Playing proteomics tag: Perkin Elmer acquires mass tag technology

BOSTON—PerkinElmer announced it acquired labeling technology from Agilix that uses isobaric mass tags for molecular quantification

Chris Anderson
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BOSTON—PerkinElmer Inc. announced in early March it acquired labeling technology from Connecticut-based Agilix Corp. that uses isobaric mass tags which allow for the quantification of molecules in multiple samples. According to the company, this technology will be especially powerful as a protein expression tool as it will allow researches to effectively measure changes in protein levels over time and in turn provide a better understanding of the functioning of biological systems.
"By and large, until now, you could say that proteomics has been a study of black and white, diseased versus normal, time zero versus time x," says Neil Cook, chief scientific officer of PerkinElmer. "But using this technology, we will now be able to look at many data points across the whole time course and look at the profile with many different proteins across that time course. It will allow researchers to get all the shades of grey that we so far have missed in proteomics."
This most recently acquisition complements recent efforts by PerkinElmer in the biomarker arena including a deal announced earlier this year to license the xMAP bead-based multiplex bioassay technology from Luminex. In both instances the goal is clearly to deliver as rich a data set as possible from single experiments.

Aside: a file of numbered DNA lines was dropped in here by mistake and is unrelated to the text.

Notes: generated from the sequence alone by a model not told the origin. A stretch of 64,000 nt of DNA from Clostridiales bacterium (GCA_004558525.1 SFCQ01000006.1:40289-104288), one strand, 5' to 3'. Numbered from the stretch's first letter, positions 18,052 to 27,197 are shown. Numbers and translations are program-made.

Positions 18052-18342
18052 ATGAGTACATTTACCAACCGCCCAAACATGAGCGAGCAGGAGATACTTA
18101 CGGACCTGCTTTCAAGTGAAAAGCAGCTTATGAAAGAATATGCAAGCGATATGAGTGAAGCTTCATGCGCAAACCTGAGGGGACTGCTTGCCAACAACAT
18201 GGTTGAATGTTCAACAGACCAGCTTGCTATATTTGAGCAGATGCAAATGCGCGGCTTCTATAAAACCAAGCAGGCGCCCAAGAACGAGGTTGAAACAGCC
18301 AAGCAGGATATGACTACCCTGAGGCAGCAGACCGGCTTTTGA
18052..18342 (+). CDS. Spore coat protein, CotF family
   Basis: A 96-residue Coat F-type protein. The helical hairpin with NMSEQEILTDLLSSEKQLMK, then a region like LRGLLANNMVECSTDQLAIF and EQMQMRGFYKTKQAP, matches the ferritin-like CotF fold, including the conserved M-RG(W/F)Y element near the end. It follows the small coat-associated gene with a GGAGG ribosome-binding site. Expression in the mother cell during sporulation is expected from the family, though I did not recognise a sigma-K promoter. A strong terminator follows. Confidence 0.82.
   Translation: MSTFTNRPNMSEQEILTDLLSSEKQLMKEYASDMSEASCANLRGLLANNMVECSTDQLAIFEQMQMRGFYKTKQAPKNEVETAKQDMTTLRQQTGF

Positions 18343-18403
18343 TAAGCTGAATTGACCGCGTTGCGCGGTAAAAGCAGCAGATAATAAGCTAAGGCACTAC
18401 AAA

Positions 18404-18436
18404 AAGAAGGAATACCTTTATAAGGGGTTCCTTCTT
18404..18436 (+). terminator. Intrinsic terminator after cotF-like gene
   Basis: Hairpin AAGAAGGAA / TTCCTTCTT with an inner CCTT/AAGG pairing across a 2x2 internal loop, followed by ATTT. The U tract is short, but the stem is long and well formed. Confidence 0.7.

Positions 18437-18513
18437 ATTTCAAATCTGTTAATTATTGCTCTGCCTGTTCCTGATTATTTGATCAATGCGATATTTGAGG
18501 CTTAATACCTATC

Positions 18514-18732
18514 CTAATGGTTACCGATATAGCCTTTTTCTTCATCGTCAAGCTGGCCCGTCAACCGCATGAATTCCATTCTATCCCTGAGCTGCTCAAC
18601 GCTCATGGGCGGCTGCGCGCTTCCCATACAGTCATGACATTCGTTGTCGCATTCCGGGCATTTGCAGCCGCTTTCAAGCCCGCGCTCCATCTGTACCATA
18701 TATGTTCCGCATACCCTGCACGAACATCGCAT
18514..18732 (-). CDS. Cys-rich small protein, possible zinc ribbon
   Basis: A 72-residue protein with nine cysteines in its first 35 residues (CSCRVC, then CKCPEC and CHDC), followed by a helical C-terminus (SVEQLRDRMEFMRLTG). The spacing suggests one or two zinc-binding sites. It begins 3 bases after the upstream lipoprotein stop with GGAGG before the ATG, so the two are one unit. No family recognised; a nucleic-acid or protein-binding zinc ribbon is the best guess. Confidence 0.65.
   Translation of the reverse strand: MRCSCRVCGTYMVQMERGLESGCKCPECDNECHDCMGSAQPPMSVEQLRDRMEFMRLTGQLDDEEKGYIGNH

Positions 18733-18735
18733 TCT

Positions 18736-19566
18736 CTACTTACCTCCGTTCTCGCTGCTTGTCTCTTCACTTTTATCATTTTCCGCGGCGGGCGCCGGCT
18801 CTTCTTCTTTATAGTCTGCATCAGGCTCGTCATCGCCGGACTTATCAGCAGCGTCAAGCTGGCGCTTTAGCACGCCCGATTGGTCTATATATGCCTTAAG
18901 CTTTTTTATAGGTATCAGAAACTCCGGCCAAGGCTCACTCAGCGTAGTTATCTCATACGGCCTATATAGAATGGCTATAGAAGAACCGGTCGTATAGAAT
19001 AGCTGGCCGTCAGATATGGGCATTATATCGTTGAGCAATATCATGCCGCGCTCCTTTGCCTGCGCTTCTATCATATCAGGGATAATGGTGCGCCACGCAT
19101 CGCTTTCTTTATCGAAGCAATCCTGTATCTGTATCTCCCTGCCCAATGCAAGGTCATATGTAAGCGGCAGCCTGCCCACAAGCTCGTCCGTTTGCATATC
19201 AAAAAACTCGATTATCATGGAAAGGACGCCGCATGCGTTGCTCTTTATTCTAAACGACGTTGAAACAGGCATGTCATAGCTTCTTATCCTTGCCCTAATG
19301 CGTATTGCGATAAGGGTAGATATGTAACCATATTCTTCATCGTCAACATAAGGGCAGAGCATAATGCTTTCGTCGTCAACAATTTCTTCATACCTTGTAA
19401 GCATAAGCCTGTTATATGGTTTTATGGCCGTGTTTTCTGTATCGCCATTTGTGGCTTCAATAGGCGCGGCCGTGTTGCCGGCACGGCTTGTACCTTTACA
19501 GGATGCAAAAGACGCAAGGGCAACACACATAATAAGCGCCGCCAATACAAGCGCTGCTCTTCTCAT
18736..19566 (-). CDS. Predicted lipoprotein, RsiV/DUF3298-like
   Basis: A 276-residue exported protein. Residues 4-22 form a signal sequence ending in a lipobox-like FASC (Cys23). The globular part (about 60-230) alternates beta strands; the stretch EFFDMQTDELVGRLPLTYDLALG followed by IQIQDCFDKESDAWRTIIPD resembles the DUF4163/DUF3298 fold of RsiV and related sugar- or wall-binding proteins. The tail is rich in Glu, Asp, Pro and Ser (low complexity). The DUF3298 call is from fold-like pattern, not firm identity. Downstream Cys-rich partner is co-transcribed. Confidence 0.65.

"The path we are taking is to look at end-market applications in proteomics research. By talking with key opinion leaders we could see the restrictions of the current approach," says Cook. "So we have been looking at technologies that were platform independent that would release researchers from this constraint."
The isobaric mass tag technology was first pioneered by The Rockefeller University Professor Brian Chait. "The ability to determine changes in the levels of proteins as a fusntion of time and circumstance is vital to gainin an understanding of complex biological systems," says Chait in a news release announcing the deal.
Officials at Agilix, a developer of genomic and proteomics platform technologies for the research community, did not respond to requests for an interview. Its other technologies currently focus on DNA and protein amplification and in vitro molecular cloning of nucleic acids.
As Cook sees it, the collection of data points over time, made possible by the isobaric mass tags, allows researchers to see either increases or decreases in protein expression, information that has, until now, been unavailable to proteomics researchers. Further, the ability to capture multiple data points from a single sample helps provide internal consistency of data compared with serial methods.
PerkinElmer believes this advance will provide a solid market for its labeling kits and other products it has aimed at the fast-growing proteomics and biomarker research market. According to market research firm Business Communications Co., the proteomics market, which stood at $7.8 billion in 2004, is expected to post an average annual growth rate of 17.6 percent and reach $17.5 million by 2009.
Currently, PerkinElmer is bringing to the Agilix technology, called i-PROT, to a select group of researchers who will provide information to help the company develop labeling kits optimized for individual mass spec platforms. No brand name has yet been chosen for the line, which the company expects to begin rolling out within the next six to 12 months.

Chris Anderson

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